Java to wake up North American market

If you hear the familiar blips and bleeps of PacMan from the guy sitting next to you on the subway, he may have just found another use for his cell phone.

Games are one of the potential applications for Java-based cell phones that are just beginning to edge into the North American market. Motorola Inc. has launched Java-enabled phones in the U.S. through carrier Nextel Communications Inc. and the Canadian market should open up with GMS-GPRS networks from Microcell Telecommunications Inc. and now Rogers AT&T Wireless. (At press time, Rogers AT&T was scheduled to launch its network July 1.)

Finnish cell phone powerhouse Nokia Corp. has already made available its latest Communicator device (a cell phone with flip-top screen display), the 9210, in Europe and parts of Asia. As per the trend of European and Japanese markets leading the way in telephony, North Americans will have to wait up to a year for the devices.

The Nokia 9290 (effectively the same as the 9210) should be here in the first half of 2002. During Sun Microsystems Inc.’s annual Java developers’ conference, JavaOne, held in June, Nokia president Pekka Ala-Pietila, said the company will sell 50 million Java phones in 2002 and 100 million by the end of 2003.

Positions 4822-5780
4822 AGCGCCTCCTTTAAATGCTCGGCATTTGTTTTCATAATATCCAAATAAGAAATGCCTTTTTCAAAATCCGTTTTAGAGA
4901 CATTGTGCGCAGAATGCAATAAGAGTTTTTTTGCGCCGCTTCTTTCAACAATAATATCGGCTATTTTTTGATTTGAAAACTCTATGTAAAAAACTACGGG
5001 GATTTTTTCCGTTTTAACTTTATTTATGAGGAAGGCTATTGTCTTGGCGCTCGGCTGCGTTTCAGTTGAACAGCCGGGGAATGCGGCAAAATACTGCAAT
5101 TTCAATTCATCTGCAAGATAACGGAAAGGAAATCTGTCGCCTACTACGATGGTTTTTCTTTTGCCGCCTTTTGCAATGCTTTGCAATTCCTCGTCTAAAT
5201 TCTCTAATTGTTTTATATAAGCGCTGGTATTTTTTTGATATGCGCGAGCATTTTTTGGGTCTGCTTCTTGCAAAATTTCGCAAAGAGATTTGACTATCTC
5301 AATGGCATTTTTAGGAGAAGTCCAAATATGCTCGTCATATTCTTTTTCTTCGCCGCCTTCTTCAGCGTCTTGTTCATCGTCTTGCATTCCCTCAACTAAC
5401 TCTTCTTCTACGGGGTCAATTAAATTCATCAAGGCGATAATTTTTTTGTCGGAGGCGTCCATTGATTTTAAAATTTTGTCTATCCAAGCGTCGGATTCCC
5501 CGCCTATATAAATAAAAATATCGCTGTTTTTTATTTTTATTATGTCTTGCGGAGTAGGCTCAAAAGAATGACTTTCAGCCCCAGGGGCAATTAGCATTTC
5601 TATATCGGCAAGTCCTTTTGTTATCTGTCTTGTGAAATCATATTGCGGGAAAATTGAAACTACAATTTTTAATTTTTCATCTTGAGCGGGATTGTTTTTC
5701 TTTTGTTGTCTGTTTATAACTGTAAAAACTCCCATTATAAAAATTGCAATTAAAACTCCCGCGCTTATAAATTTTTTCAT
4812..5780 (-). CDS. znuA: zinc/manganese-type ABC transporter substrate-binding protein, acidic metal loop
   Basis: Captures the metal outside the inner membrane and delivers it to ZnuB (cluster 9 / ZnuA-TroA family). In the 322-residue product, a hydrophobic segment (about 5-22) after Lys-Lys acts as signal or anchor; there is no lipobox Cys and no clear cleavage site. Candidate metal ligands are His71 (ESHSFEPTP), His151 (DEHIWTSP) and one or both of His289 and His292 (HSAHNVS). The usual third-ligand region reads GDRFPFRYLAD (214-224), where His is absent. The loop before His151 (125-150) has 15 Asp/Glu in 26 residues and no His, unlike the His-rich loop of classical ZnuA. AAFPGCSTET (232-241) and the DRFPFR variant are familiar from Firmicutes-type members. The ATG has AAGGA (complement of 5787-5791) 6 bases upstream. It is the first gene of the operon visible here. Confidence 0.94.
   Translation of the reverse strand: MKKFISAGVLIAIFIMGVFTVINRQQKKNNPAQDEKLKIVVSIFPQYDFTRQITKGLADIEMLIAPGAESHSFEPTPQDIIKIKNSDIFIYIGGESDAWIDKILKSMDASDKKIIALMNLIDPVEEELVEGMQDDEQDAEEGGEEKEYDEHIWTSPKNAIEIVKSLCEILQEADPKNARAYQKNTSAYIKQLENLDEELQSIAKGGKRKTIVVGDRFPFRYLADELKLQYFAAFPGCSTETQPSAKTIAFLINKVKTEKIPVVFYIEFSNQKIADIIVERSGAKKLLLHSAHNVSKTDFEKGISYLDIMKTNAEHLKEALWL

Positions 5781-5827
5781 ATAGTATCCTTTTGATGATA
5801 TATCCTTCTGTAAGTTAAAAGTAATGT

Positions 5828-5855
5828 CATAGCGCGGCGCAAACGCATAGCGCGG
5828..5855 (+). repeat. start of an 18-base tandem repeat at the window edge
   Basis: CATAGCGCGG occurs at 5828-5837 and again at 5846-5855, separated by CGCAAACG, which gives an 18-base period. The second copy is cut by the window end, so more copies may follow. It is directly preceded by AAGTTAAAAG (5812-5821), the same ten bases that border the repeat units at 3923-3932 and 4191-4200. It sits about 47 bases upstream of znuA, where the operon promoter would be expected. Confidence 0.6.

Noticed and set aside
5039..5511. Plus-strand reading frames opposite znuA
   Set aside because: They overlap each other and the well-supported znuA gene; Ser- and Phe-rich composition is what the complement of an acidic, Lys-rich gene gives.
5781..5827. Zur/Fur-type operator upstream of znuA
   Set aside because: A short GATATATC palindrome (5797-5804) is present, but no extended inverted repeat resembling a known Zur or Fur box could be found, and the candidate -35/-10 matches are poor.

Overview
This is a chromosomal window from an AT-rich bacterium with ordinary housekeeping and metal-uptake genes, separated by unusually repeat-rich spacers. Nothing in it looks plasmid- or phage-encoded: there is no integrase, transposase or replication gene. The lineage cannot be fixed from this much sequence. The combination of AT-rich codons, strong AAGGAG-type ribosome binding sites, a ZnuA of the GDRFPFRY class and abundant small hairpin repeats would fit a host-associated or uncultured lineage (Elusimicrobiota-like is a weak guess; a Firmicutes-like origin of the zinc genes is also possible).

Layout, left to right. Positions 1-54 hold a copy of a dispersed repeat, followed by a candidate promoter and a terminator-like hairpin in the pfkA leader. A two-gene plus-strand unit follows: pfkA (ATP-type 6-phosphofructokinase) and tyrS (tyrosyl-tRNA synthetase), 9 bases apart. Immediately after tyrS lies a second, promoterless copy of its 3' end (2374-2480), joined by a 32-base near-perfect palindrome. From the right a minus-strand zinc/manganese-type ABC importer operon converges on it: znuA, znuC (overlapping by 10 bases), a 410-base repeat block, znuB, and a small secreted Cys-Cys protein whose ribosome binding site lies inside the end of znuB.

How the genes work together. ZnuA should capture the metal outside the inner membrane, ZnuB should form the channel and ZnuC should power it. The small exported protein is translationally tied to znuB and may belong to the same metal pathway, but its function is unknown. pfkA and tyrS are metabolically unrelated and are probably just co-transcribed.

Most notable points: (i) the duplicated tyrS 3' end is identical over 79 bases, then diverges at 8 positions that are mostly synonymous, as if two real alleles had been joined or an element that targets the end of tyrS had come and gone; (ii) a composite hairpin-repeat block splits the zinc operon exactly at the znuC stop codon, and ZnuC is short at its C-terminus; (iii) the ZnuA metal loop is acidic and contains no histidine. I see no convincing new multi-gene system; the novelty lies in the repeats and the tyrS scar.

Yuri Rebello, director of engineering for Nokia Canada, described the 9290 as “the desktop in your pocket” – the same tagline that Microsoft ascribed to its Pocket PC handheld devices when they launched more than a year ago.

The 9290 Communicator will include some of the same functionality as the Pocket PC, such as the viewing and editing of Microsoft Word and Excel documents. It will also feature applications like e-mail, calendaring and Internet access over a WAP or HTML browser, said Rebello.

Embedded Java will allow users to download, over the air, programs from games to enterprise apps. “Java is really an enabler . . . for new applications to the end user. Java offers a whole range of possibilities such as personal information, corporate applications, high security, games, maps, those kinds of things,” said Rebello.

Nokia has reached an agreement with Borland Software Corp. to allow the estimated two million Java developers worldwide to create applications for Java phones. The Jbuilder MobileSet features Java tools and cell phone emulators.

According to Yankee Group in Canada senior analyst Jeremy Depow, Java may represent the next wave of mobile computing for cell phones. “It’s definitely a necessity for handset makers to put those kind of applications in their handsets,” he said.

“When we look at the handset market now without those types of applications, we’re very limited in what we can do. So to trigger more use of wireless data services, you need these kind of programs.”

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Jim Love, Chief Content Officer, IT World Canada

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